Begin The Begin
February 1, 2008
The first time I saw R.E.M. perform “Begin The Begin” was the last time I saw them in concert, which was kind of a long time ago: It was the night after George W Bush won a second term as the President of the United States back in 2004. The band opened the show with “It’s The End of the World As We Know It (And I Feel Fine),” which was very unexpected and droll way of dealing with the crushing disappointment, but as soon as they ended, the launched into “Begin The Begin,” and the context underscored everything great about the tune.
Most obviously, “Begin The Begin” rocks with great force and urgency. Within a couple seconds of the intro, the entire band sounds focused and driven, as if on a life or death mission. It’s not the heaviest or fastest song they’ve ever written, but it’s certainly one of the most aggressive. On one hand, it seems designed to shake the listener out of their apathy, and on the other, it’s meant to inspire and motivate. “Begin The Begin” isn’t a passive sort of protest song, it’s not just some bitter commentary on the poor state of the world; it’s a call to arms. By the second minute of the song, the thesis of Lifes Rich Pageant as a whole is laid bare: You don’t like the way things are? You hate the way our institutions have become corrupted? Well, let’s begin again.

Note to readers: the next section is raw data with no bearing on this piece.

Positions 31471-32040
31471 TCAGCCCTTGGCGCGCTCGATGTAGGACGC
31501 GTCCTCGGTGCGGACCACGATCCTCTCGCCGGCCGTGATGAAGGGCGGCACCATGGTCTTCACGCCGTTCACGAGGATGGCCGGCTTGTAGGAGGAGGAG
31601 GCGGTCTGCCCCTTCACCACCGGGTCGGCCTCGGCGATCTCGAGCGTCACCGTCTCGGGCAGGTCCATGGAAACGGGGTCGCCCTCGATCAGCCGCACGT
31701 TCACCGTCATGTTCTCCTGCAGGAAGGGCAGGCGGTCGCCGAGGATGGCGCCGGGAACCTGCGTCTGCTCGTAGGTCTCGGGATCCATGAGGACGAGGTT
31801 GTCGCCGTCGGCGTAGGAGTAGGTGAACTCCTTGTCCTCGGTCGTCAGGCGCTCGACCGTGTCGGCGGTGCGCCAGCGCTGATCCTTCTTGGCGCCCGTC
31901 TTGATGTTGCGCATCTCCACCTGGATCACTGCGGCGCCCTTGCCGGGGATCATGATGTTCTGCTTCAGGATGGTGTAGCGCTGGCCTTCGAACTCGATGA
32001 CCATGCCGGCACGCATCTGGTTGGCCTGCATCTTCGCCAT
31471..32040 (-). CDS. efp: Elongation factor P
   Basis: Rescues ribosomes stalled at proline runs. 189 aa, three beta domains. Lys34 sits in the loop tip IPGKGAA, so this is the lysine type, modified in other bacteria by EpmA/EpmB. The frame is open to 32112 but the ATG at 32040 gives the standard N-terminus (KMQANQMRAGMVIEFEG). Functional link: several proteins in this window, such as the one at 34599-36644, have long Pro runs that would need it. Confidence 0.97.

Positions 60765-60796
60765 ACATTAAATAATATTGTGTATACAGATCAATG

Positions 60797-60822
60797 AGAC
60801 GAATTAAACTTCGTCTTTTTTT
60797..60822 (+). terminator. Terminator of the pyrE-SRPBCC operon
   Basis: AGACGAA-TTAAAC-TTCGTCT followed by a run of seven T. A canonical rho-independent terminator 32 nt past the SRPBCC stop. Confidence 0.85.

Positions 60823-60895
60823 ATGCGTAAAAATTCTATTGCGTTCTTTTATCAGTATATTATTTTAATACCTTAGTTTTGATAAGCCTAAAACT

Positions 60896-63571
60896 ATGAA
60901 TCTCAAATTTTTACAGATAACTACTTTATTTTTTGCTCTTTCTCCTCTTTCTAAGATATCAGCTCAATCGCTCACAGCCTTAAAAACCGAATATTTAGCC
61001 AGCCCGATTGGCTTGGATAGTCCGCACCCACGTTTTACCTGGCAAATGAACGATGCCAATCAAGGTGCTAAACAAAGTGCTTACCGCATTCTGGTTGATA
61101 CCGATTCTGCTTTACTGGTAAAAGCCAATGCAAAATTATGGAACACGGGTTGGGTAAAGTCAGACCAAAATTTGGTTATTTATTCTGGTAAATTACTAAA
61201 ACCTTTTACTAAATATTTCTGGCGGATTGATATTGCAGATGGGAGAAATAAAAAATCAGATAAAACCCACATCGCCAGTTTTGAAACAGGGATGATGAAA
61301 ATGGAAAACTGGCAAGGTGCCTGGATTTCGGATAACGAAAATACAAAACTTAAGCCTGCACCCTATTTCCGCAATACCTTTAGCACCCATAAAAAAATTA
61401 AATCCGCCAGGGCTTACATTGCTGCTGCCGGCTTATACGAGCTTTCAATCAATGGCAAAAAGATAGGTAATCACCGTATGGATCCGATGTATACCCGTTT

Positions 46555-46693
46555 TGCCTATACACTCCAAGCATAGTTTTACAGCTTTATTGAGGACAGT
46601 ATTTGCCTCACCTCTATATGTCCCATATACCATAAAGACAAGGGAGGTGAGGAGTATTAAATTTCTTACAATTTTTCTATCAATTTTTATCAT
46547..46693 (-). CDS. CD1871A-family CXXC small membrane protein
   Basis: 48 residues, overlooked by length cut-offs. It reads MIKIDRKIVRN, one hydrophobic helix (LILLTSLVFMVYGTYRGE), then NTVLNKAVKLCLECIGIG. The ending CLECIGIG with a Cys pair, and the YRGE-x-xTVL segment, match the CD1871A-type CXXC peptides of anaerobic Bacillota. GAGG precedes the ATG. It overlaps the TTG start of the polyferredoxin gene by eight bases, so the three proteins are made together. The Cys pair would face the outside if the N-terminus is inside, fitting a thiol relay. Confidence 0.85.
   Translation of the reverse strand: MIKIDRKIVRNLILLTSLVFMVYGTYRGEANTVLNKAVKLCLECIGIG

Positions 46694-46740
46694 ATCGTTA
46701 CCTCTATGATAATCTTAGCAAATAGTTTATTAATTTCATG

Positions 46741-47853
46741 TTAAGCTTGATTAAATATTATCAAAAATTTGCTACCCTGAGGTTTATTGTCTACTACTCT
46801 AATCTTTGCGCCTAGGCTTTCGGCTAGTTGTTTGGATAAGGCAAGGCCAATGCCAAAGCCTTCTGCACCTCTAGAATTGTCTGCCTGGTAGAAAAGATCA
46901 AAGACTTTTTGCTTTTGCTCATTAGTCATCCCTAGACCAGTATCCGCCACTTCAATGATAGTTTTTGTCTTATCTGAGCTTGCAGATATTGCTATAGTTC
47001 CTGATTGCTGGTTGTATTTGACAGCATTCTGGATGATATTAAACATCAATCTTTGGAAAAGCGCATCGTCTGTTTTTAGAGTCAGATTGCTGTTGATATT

Much to his credit, Michael Stipe doesn’t ever pretend that a new beginning is something that could come easy. He’s not spouting revolutionary language for the sake of it, but instead acknowledging that real, lasting change is something that takes time, work, and often a great deal of failure. “Begin The Begin” isn’t about the short term; it’s not an exhortation to riot. It’s asking the listener to become an active participant in their society — if there’s any hope of standing up to the powers that be, you have to engage, create, and build. You need to have a voice, and more than that, a voice that can and will be heard. After all, “silence means security, silences means approval.”